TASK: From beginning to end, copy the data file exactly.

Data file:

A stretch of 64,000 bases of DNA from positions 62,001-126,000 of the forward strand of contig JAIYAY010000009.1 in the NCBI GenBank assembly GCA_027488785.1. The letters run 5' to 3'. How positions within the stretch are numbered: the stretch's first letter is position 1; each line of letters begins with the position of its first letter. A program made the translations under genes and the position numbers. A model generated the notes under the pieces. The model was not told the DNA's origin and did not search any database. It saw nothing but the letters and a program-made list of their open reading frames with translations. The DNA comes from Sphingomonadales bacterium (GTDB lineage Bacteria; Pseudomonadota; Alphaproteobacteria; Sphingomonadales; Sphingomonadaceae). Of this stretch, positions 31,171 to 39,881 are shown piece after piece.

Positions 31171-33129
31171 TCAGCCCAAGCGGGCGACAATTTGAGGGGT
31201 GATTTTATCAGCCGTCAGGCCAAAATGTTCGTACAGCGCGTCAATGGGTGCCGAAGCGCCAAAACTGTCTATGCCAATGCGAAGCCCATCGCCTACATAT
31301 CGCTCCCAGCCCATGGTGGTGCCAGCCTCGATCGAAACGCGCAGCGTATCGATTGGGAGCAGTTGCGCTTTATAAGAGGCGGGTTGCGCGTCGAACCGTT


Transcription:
A stretch of 64,000 bases of DNA from positions 62,001-126,000 of the forward strand of contig JAIYAY010000009.1 in the NCBI GenBank assembly GCA_027488785.1. The letters run 5' to 3'. How positions within the stretch are numbered: the stretch's first letter is position 1; each line of letters begins with the position of its first letter. A program made the translations under genes and the position numbers. A model generated the notes under the pieces. The model was not told the DNA's origin and did not search any database. It saw nothing but the letters and a program-made list of their open reading frames with translations. The DNA comes from Sphingomonadales bacterium (GTDB lineage Bacteria; Pseudomonadota; Alphaproteobacteria; Sphingomonadales; Sphingomonadaceae). Of this stretch, positions 31,171 to 39,881 are shown piece after piece.

Positions 31171-33129
31171 TCAGCCCAAGCGGGCGACAATTTGAGGGGT
31201 GATTTTATCAGCCGTCAGGCCAAAATGTTCGTACAGCGCGTCAATGGGTGCCGAAGCGCCAAAACTGTCTATGCCAATGCGAAGCCCATCGCCTACATAT
31301 CGCTCCCAGCCCATGGTGGTGCCAGCCTCGATCGAAACGCGCAGCGTATCGATTGGGAGCAGTTGCGCTTTATAAGAGGCGGGTTGCGCGTCGAACCGTT